Writing Statement

Reviews:

One Story, Thirty Stories: An Anthology of Contemporary Afghan American Literature, ed. by Zohra Saed and Sahar Muradi. Fayetteville, AR: The University of Arkansas Press, 2010. $24.95.

This anthology chronicles the recent work of the Afghan diaspora in the United States, which has received newfound attention in the wake of 9/11 and the success of writers like Khaled Hosseni. Encompassing poetry, fiction, essays, and blog selections, the fifty pieces presented here create a portrait of human endurance throughout Afghanistan’s troubled recent history. The common themes of migration, discrimination, and memory are filtered through a range of creative visions, expressed in English and Dari, song and narrative. The editors’ annotations, timelines, and bibliographies help shape a coherent vision of an artistic community. (SL)

The Middle East Journal, Vol. 66, No. 1, Winter 2012.

Publisher’s Weekly:

Langston Hughes: Poems, Photos, and Notebooks from Turkestan

Langston Hughes, edited by Zohra Saed. CUNY/Lost & Found, $8 trade paper (60p) ISBN 978-0-9888945-6-3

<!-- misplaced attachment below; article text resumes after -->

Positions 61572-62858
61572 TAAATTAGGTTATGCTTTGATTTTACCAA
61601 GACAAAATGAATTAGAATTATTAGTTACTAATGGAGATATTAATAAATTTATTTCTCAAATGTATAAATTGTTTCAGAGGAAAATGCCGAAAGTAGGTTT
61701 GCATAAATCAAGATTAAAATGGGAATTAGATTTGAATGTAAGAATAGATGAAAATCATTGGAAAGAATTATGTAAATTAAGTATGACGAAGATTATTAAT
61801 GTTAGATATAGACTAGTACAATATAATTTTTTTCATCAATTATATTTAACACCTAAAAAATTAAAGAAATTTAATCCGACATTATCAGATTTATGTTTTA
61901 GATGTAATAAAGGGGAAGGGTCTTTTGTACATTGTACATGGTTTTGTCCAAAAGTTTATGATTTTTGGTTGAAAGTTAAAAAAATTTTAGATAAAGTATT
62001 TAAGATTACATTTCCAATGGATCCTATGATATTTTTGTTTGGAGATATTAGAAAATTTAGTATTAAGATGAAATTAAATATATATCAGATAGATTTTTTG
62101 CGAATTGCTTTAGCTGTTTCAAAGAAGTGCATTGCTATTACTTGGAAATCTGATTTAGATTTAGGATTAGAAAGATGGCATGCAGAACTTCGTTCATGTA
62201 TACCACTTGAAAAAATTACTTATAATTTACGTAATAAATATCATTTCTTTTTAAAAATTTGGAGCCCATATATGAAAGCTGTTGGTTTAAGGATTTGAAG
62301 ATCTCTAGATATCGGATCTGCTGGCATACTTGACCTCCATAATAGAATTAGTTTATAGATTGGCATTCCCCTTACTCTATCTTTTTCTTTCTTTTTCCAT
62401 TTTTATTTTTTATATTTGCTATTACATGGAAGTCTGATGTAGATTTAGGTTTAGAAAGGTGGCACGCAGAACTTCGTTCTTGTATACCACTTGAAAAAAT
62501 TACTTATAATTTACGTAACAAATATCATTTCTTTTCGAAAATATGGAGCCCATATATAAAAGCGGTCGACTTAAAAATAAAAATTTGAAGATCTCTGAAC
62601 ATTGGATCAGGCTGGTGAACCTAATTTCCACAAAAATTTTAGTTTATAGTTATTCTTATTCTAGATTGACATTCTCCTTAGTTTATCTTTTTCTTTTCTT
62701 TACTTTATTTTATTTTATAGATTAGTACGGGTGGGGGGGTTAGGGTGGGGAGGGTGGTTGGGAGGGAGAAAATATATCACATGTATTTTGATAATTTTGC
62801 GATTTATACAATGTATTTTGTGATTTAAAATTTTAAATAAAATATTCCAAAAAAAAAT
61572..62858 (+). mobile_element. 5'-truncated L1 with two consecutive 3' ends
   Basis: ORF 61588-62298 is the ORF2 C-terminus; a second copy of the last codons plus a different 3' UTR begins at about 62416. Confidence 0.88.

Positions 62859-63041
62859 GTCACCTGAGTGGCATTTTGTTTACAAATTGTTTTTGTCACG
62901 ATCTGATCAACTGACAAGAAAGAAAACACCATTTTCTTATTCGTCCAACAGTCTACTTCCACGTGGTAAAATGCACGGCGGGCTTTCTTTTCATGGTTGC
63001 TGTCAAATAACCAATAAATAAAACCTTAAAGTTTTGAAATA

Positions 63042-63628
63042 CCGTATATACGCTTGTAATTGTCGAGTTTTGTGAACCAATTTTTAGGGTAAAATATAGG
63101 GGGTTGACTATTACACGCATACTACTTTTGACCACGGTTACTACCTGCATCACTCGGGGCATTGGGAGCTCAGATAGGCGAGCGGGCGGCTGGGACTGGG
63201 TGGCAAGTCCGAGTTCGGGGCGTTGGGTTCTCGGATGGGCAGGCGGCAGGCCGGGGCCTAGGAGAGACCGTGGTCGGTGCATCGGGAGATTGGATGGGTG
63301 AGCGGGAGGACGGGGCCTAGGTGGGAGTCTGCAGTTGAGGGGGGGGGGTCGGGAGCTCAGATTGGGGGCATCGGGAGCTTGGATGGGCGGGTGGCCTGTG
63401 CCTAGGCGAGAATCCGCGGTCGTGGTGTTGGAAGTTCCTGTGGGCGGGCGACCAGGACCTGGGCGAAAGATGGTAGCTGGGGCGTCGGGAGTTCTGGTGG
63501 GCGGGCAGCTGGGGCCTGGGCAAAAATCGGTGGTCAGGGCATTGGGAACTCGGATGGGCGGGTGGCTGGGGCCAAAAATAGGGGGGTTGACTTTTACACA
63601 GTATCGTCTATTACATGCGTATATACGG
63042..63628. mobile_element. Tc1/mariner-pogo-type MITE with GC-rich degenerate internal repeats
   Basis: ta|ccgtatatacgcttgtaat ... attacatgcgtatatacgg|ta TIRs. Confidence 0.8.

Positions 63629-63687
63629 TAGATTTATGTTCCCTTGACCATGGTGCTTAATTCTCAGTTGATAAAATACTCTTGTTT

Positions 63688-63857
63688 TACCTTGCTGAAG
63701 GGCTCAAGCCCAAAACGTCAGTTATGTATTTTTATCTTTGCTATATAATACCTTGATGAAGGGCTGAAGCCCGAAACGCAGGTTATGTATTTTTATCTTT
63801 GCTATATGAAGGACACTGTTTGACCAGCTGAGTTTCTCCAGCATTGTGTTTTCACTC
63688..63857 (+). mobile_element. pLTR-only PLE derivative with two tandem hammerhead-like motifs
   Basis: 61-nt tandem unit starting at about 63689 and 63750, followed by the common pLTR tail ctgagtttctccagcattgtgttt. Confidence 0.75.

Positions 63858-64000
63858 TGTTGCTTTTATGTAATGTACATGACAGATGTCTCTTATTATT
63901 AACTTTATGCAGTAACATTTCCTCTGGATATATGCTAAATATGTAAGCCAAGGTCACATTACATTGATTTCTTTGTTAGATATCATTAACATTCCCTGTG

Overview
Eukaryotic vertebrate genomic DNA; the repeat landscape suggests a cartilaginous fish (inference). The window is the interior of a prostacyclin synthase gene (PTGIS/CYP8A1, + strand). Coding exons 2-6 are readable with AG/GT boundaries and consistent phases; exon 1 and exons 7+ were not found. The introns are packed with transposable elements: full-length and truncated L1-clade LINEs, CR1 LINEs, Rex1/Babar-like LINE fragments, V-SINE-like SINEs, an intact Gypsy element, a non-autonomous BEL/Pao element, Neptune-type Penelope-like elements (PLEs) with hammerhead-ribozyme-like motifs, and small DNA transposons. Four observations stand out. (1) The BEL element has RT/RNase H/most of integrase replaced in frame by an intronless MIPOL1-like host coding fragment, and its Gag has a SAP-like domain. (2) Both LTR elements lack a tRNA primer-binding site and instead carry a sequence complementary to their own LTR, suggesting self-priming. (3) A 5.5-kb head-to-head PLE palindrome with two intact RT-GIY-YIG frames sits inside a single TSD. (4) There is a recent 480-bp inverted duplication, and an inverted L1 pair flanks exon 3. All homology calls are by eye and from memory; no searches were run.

In 1932, Langston Hughes visited Leningrad to help make a Soviet film about race in America; from there he asked to visit Central Asia, evading his Soviet minders to “make his own path” through the old towns and new literary circles of Turkmenistan and Uzbekistan. The travels have long been known, as has Hughes’s book about them, A Negro Looks at Soviet Central Asia, published in Moscow in 1935. But Hughes’s journals and the Uzbek poems about his visit have never been published until now. Saed provides an informative foreword explaining literary politics in Soviet Central Asia under Stalin, and a moving afterword about her family’s flight from Uzbekistan. Hughes’s clipped notes on his travels reveal his views of “minority” life in non-Russian Soviet states, and though he was determined to meet writers and find things out for himself, he did not always see past the Communist Party line: “So rapidly are Uzbeks and Russians mixing,” he wrote in Tashkent, “that in 15 years, one probably can’t tell who is who.” The journals also show—with Saed’s help—the region’s complicated language politics. Hughes’s journey itself may be news to non-scholarly readers, while those who know the story can still learn much from Saed’s editorial work. (Aug.)

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